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  1. #14
    Join Date
    Jan 2002
    Location
    East Grand Forks, MN
    Posts
    1,375
    Those are not the ideal stats for HP or dual-fuel setups.

    Those are low (cheaper stats) installed by unprofessionals.

    I've seen my top competitor install those stats for Geo systems; and this customer had the gall to tell me that his Geo cost alot to run; he said it wasn't worth it (i wonder why?).

  2. #15
    Join Date
    Jan 2004
    Location
    PA
    Posts
    68,748
    Quote Originally Posted by motoguy128 View Post
    As Ted said, radiant lags air temp. So while the stat reads 70 after a recovery the walls, floors, furniture are still much cooler for a few hours.

    Setback doesnt work when properly sized because in cooler weather it lacks reserve capacity the recover. Although with manual j sizing a little extra is built in. Even then, 3 to 4f is all you'll get. Doesn't seem worth it to cut heat loads by what 2 or 3% over a 24 hour period.

    Sent from my DROID RAZR using Tapatalk 2
    Generally only after the initial recovery run do the walls and furniture lag behind on temp, and its not for a few hours. Those of us that use set back know this, and are comfortable with it, since the walls and furniture catch up when the furnace runs the next time.

    A properly size furnace has no problem recovering a small 4 to 5 degree set back. Except on design condition days.

    I believe both of you are forgetting that some thermostats allow the temp to drop 2 degrees before it brings the furnace on. So your saying that the furniture will never be warm in a house with one of those thermostats because the temp drops 2 degrees.

    Envelope improvements will usually save more money then just set back. But set back does save money, and cost a lot less to do. And there are many home owners that can't afford to do the improvements to the envelope that would need to be done.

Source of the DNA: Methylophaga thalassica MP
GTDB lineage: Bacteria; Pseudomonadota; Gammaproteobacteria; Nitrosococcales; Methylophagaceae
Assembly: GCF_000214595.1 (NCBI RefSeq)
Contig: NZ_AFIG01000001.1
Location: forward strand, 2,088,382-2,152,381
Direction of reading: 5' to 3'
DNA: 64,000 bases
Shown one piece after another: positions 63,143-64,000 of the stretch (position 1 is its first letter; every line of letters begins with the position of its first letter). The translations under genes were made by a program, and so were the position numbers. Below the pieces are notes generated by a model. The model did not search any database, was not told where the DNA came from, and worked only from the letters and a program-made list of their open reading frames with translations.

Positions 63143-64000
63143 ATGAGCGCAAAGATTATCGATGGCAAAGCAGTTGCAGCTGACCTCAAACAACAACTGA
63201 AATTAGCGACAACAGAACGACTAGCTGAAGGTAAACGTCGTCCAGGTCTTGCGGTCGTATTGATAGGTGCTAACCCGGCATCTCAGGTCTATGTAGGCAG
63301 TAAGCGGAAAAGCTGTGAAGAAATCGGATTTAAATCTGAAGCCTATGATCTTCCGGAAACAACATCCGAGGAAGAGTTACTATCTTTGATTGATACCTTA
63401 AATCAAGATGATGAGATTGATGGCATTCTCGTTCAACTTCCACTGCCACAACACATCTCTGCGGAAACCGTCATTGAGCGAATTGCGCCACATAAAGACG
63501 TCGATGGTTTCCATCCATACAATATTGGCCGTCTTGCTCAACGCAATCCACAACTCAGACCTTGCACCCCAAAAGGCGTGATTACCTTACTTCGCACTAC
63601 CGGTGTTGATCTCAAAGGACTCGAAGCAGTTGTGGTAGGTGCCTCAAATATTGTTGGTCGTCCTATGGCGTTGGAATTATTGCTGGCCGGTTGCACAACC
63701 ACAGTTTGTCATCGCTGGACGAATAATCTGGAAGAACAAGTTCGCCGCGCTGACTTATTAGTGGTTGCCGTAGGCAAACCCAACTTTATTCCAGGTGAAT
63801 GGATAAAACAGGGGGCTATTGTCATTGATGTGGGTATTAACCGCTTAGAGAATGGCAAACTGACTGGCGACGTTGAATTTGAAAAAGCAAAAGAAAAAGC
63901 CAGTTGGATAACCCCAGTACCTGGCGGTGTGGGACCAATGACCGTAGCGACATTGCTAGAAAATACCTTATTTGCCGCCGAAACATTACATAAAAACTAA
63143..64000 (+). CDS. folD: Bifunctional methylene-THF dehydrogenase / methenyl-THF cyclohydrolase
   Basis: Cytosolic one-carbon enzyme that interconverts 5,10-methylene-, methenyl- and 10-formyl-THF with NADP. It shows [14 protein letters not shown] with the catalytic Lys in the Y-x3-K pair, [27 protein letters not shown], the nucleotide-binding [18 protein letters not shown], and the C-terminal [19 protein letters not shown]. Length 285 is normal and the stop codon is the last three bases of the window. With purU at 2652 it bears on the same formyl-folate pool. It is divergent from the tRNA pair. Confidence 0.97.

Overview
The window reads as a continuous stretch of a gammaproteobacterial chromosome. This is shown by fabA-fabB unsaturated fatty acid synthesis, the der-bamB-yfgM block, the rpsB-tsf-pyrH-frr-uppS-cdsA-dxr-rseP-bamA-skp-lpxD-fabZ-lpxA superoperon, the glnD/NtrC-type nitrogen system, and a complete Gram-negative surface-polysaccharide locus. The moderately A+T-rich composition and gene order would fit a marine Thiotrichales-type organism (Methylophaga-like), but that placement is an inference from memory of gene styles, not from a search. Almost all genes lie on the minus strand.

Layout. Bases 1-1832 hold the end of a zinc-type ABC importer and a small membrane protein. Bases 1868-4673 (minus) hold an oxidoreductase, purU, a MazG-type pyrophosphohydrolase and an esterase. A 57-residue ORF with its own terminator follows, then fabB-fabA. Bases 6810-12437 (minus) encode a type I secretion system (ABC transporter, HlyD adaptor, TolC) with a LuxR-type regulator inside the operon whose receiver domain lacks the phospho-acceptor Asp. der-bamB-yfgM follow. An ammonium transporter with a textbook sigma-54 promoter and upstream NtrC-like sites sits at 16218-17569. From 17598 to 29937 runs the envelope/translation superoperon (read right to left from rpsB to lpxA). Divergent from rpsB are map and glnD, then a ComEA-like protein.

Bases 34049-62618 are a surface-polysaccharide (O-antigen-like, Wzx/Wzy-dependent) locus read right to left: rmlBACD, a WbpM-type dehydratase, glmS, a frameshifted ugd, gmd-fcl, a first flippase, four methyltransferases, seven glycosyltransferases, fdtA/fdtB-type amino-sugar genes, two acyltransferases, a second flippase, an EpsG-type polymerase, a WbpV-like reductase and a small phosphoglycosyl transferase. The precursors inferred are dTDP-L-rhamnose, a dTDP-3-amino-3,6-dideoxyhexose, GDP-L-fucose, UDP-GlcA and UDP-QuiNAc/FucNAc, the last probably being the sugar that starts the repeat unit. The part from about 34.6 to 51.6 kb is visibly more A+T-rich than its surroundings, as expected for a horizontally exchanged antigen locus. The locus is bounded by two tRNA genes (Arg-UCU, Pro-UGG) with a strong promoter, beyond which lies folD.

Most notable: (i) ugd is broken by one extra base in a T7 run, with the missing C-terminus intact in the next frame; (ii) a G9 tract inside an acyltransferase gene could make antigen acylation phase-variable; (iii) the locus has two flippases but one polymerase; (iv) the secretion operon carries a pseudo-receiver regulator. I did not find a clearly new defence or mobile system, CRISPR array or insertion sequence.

Back in the 80s energy crisis. Schools in this area were setting their stats back all the way or even shutting off their heat on weekends. Along with 10 degree set backs during the week. Those burning oil reduced their oil consumption by 100 to 1000 gallons a month by doing so(varied with size of school and outdoor temps for the month of course).

    Back then I would have agreed with both of you that set backs don't save. But the evidence from those schools proved other wise. So I learned see back does save.

    Yeah, spending 20 plus grand on envelope improvements will save more. But a good thermostat doesn't cost nearly that much, and does save money on the heating bill. And can save money on the cooling bill also.
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  3. #16
    Join Date
    Jun 2001
    Location
    Moore, Oklahoma, United States
    Posts
    4,500
    Setbacks have a VERY important place when time of use/variable peak price electricity rates are involved. In our area power rates are typically 4 times as much between 2-7pm weekdays. 5 cents off peak, an average of 22 cents on peak. Setback saves BIG between 2-7pm. Don't think TOU/VPP rates are just in our area, they are becoming more widespread as smartmeter technology becomes more affordable for utilities.

    Also consider AC units operate more efficiently as outdoor temperatures drop. Higher indoor temperatures during the peak hours of the day saves money on the utility bills. High temps can come from thermostat setback OR slightly undersized equipment. The smaller equipment would also have the advantage of no cycling losses during the hottest time of the day. No cycling losses while the small AC recovers after the peak heat of the day either...

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